aililed another verse to his "bug song,"
bringing the total to
The Ohio corn rrowtag troupe ...'.00
strong will w*. iippoilrome
variety of unimportant tin.
Esaaaael Reicher'a production of
"The Weavers," whicb will occur a* th ?
Garden Theatre on December 14, will
be that play'a first pre sntatioa In
lb. Mr. Keener w II apocar a
the role created by h:m in the I
The only dramatic news of great im?
port BBBouBcod yesterday was that
Harold ?:. Becker, of "Hobson's
Choice," is learning to be a sculptor.
WHAT IB GOING ON TO-DAi.
. a - ' ' . Natural
II ?? l'?r?. u.e Van
i I 4 m
t ''??-. y
. i'a'.bollc Aeon' (Mid. If :.! A?t?>r.
? 4 - -t Aaac-^aUor,, Walflorf
? ?? Usa Peoaii 4 .
? r "?
. .... i a .i llary, Hi M
I New *
? llo*r t of K.lu?-a!i/..,. t ?s
I ' II'.
|e. '! ?'.?? A I? - ? I? 4 " tot 1 ? ? ?. ?net t ?' l ,
I tu Rasai ?? "? H. D
ftt? - Uli Hi I 4 |
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I . - ' "
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? l At'
.-, ? , | M ' - -
lu?!?r. BOalA. ' ' t Frail? H. Hi
i Pbotatrathr." r
..... i ? l . ? ?
, Malina (?o?
1er Trvaf. Wi - ? || , .
. ? H*,?OUi A'
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- ? ' . A'- .-,, ,.?
y . ??? M -i-- Warfan."
I - ladvar.
| v.. ? I ' - ? ? ... --
' y.'?,u* ?I.
, . tina to Bxrtaan i ?vr I* -.lrH I ch l'a?a ??
I ?san II l'a Da Waur, l*'i\iic ?Vhuol
-. ? ? -? ?? ? ? y?- .
irat? i .?i
4,- I?, i. . ? . - ?h-OIld ?-- -i
bj Alttrti.'i laa.li.
I?M ??!*?? ?
v . yi ? ?. - i
Itaj Blia Klaal
hi M.linl*? a??4iU? an.: 111
It ?(?rvoiiUcoa Htr?t Um t?n of Uom*?*ort aft
Relations with U. S. De?
FOR LASTING PEACE
"Greatest Man of Affairs" Ends
Strenuous Day as Guest at
"The general atmosphere of Japan?
ese-American relations, in com?,,
with what it was only a few years ago.
is decidedly gratifying," said Viscount
Chinda, Japanese Ambassador
the Ul i. at the dinner
Baron Bi-iehi Shi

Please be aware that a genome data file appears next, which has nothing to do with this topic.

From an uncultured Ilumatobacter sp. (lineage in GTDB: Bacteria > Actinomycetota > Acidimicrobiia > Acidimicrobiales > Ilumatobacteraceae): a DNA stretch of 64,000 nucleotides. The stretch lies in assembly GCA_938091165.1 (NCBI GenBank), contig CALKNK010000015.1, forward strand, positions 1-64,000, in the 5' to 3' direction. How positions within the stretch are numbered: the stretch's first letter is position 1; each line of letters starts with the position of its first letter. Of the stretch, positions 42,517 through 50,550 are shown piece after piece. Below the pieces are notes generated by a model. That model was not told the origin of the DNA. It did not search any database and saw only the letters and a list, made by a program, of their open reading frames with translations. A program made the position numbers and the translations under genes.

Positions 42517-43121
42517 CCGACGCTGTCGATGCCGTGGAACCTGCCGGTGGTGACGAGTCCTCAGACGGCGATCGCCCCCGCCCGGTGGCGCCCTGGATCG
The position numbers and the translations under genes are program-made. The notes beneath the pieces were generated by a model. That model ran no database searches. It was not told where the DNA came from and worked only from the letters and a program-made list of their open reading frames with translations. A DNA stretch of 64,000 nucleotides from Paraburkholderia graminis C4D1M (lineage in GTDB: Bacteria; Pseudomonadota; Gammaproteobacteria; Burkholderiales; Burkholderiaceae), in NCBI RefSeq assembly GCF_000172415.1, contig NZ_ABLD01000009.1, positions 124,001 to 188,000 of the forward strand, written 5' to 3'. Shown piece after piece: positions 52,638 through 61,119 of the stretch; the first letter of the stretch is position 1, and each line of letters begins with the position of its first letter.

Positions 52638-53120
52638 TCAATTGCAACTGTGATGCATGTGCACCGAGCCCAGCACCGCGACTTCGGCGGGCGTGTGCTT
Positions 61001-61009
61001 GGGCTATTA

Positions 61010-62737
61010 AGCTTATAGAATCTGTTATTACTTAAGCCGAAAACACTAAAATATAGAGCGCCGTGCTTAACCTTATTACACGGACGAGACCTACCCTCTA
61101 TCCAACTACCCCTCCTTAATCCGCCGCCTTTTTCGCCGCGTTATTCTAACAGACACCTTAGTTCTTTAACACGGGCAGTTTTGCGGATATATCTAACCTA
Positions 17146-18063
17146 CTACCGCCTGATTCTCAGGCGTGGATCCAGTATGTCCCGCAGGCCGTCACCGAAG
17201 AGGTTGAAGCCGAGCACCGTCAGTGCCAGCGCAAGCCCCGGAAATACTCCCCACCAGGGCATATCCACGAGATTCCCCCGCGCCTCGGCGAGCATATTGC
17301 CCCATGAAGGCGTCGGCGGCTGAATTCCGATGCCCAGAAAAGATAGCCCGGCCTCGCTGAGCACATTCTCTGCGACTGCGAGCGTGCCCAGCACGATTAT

BUSawa, Japan's greatest man of affars,
by tl ?? lety In the gran..:
room Bf the B
"There are many ?vidence? pointing to
r.g of the whole situation.
? re la no denying
the fact that there i? much to be ha?
i more favorable
latios in California.
"1 am convinced that it is owing to a
lack of information that a vague at?
mosphere ot' (i -trust of Japan a.id her
doings is engendered in this country.
If Americans had noted half as much
about Japan as Japanese have noted
I ?m sur- a i'ar differ
loling would have resulted."
After saving that " f yel
? e bue" si d ths so-cniled anti
?lanant ?<? sentiment in this country
wars das to ignorance of the real Ja?
pan, the ambassador continued:
"To disseminate the facts ?s the best
ir.toiote against this misinformation.
It it in this that the Japan 8
will win itill greater cla.m upon tha
gratitude of all true lovers of America
Hopea for Lasting Peace.
BaroB Si.ibusBwa in his address re?
iterated his repeated hopes that the
Halted Stages and Japan might cement
'-.er more friendly relations and
Isstmg peace. Other speakers were
LOW, pre?:dent of the Chamber of
CoattUoree, and Dr. William Klliot Gril
ithor sad educator, who for forty
year? lived ifl .Japan. A. Barton Hep?
burn WBS toaatma.1*' r.
Three hundred and sixty giies's at
I the dienet sad Um da-ce ufter
ward Among these presea! wares
'. iseountesa ? "und.., Mi
Lindsay Bus-,ilL Mr. and Mrs. I
i of".a, Mr. and Mrs, John Franklin
Henry (lews, Mr, a id Mrs. Frederick D.
. Mr sad Mrs. U. N. Bethell,
I. \. Sehgman, JeroflU D. Greene, Mr.
and Mra. Beth Low, (?eorge F. ter Pi i
body. Mr. and Mr" George C. Hell
nnu Mrs. H. K. Boinroy, John I. Watei
bary, "dr. and Mr?. F. Kingabury ?unis,
Mr sad Mrs. Frederick P. Delsfleld,
Mr and Mrs. A BartOfl Hepburn, I'r.
Ira. .?okichi Takamine and Mr. and
Mi?. Aiirani I. KIku?.
Sir Arthur and Lady Herbert, Cap?
tan uni M?e. Grey Gaunt, Sir l'aul
and Lady Harvey, i Kennedy Tod, the
Rev. a:.d Mrs. James F. Fielder, Mr.
Bad Mr' Herbert B, Houston, Mr. and
Mra. Steji'ten I'.aker, ?'oloncl Clowry,
Austin B. Fletcher. Dr. !.. H. Baeko
land, Grantland Kice, Commander K.
Komura, Judge and Mr?. Rebert s.
l.ovett. F. II. Mi ?? |r.r. Mr aad Mra.
BteWS Pholps, Mr. and Mrs. \. C. Kings
bury. <ar! Remington, Dr. and Mrs.
William Bayard Hale, Bishop A. S.
Lloyd, John A. Bleicher. H. J. Heinz,
Dr. R. B. Teasler, of St Luke's Interna
The baron, whose stay in this city
terminate? Sunday, added one more to
his list of luncheons yesterday. It.
Ichinomiya, of the Yokohama Specie
Bank, wat host it the Hankers' Club.
I2? Broadway. The baron mel many 01
the most prominent banker* of th?
Informal ipeechet were made by Mr
Ichinomiya, Frank A. Vanderlip and
Pata la strenuou- Day.
As :. ial, sged baroa*a day was